Heavy metals in baby food! The headline alone is enough to terrify parents. We do our best to care for our children only to find out there are reported contaminants in food.

Take a breath. Here is the science behind the statements and why we aren’t running for the countryside to start our own organic farm. 

In the recent American Academy of Pediatrics statement, they discuss the most common heavy metals found in food. According to the FDA,  the most common heavy metals found in food are arsenic, mercury, cadmium and lead. 

Where are these metals originating? Heavy metals are a natural part of our environment. They are found in the Earth’s crust as well as the air, soil and water. Some of these metals are introduced into our foods by pollution as well.  Manufacturing processes can also add exposure. Continued exposure to heavy metals can lead to developmental issues. This is only ONE factor that may contribute. Genetics, social and environmental factors all play a role in the developing brain. 

How can you minimize your baby’s risk?

  1. Serve a variety of foods. Sticking with only a few foods may increase your baby’s exposure to heavy metals, especially if the foods served contain higher concentrations of a metal. For example, fortified rice cereal generally contains more arsenic than other grains because rice absorbs more from the Earth. Switch the rice for oat, barley, farro, quinoa or bulgur. The switch is likely better for the bowels as well.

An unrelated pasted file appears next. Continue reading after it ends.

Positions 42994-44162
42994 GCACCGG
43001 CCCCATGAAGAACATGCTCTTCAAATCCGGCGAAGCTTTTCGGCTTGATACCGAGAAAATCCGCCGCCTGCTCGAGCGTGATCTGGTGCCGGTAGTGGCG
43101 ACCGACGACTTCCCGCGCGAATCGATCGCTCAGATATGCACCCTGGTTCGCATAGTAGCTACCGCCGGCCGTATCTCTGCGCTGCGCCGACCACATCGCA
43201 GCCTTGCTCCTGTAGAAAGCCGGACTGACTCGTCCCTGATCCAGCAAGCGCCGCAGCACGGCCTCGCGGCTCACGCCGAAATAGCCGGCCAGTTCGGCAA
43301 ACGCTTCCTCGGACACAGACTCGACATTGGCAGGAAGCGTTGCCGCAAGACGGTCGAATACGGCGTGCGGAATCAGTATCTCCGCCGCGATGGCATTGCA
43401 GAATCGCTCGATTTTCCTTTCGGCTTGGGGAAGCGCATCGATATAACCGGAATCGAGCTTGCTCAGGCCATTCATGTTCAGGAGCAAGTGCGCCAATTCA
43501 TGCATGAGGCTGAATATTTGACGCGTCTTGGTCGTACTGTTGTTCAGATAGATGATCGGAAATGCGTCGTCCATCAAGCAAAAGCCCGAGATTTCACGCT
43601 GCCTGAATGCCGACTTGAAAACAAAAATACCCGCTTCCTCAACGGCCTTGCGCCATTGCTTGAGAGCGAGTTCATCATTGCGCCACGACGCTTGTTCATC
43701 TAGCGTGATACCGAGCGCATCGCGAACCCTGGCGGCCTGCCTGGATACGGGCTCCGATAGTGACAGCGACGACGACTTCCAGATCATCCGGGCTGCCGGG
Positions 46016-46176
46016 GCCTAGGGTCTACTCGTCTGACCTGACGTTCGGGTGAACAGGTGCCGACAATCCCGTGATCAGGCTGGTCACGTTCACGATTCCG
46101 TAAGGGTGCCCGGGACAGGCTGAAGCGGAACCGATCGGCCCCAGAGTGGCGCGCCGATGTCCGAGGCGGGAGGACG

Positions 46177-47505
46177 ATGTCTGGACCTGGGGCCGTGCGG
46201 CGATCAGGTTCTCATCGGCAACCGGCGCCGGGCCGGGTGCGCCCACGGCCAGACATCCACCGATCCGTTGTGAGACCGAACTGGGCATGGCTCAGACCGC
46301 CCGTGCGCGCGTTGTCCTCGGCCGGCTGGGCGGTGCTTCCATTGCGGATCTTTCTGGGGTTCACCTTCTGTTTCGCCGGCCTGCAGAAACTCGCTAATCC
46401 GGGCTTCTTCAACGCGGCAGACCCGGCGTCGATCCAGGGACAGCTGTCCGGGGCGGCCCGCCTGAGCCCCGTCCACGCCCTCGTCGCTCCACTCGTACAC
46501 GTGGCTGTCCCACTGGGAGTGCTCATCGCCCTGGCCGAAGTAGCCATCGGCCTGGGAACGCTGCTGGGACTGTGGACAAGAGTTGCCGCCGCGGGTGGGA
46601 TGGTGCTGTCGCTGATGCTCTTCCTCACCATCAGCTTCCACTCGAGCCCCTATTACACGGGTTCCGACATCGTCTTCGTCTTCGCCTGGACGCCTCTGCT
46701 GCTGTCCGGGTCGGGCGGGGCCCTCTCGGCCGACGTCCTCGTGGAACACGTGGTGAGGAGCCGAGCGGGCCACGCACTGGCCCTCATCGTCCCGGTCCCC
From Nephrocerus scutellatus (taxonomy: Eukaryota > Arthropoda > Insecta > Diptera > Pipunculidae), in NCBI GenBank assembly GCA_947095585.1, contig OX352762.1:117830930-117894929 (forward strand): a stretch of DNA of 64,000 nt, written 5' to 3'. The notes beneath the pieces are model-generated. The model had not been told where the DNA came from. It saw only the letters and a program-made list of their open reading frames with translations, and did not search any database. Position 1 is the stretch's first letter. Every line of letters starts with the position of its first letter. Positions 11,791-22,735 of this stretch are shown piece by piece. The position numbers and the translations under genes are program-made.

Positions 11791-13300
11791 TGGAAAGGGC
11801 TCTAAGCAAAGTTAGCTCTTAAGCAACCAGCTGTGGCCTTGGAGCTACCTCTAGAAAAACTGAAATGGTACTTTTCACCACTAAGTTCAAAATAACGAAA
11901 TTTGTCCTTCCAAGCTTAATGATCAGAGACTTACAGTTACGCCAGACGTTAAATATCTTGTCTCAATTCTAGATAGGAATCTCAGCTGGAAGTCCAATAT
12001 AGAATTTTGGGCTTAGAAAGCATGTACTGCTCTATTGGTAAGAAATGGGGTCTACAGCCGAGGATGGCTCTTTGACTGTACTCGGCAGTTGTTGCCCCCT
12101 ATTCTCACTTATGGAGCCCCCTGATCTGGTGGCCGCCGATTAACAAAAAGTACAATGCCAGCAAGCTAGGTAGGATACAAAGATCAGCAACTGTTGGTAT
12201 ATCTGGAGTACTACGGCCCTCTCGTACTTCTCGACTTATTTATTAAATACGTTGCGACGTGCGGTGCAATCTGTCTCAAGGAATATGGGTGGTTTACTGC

2. Read the labels. Make sure that the blended foods do not all contain the same first two ingredients. Allowing for more variety helps mitigate exposure. Baby food manufacturers are required to test the ingredients that go into a blend but not the resulting blend. Why is this important? If you add multiple ingredients containing an acceptable amount (based on FDA standards) of a metal, the result is additive. Therefore, individually the ingredients may be safe but cumulatively, they may prove to be above the accepted level. 
  3. You can always make your own. Making your own can limit exposure related to manufacturing. It is still critical to offer a variety. 
  4. Avoid fruit juices. Offer the whole fruit or purees instead. Fruit juice can contain more heavy metals and a ton of non-nutritional sugar. The exception to avoiding this is if we’ve directed you to give fruit juice to assist with stooling. 
  5. Make healthy fish choices. Many fish contain a high level of mercury. Know your fish before you shop. The safest fish are: light tuna, cod, salmon, pollock and whitefish. 
  6. Breastfeed if possible. The AAP recommends breastfeeding when possible for the first 6 months of life. 
  7. Check for hazards in your home (including your habits). Are you vaping? Do you live in an older home? Is the paint chipping or peeling revealing the color choices from the early to mid 20th century? Let us know and we will closely monitor your child for lead exposure. Vaping can also expose children to cadmium as well as lead. The AAP has a website with helpful suggestions on lead exposure in the home. 

Is organic better? While organic food decreases exposure to pesticides and chemical fertilizers, they  still absorb the metals from the soil and water. So, when it comes to heavy metal exposure, organic is similar to conventional.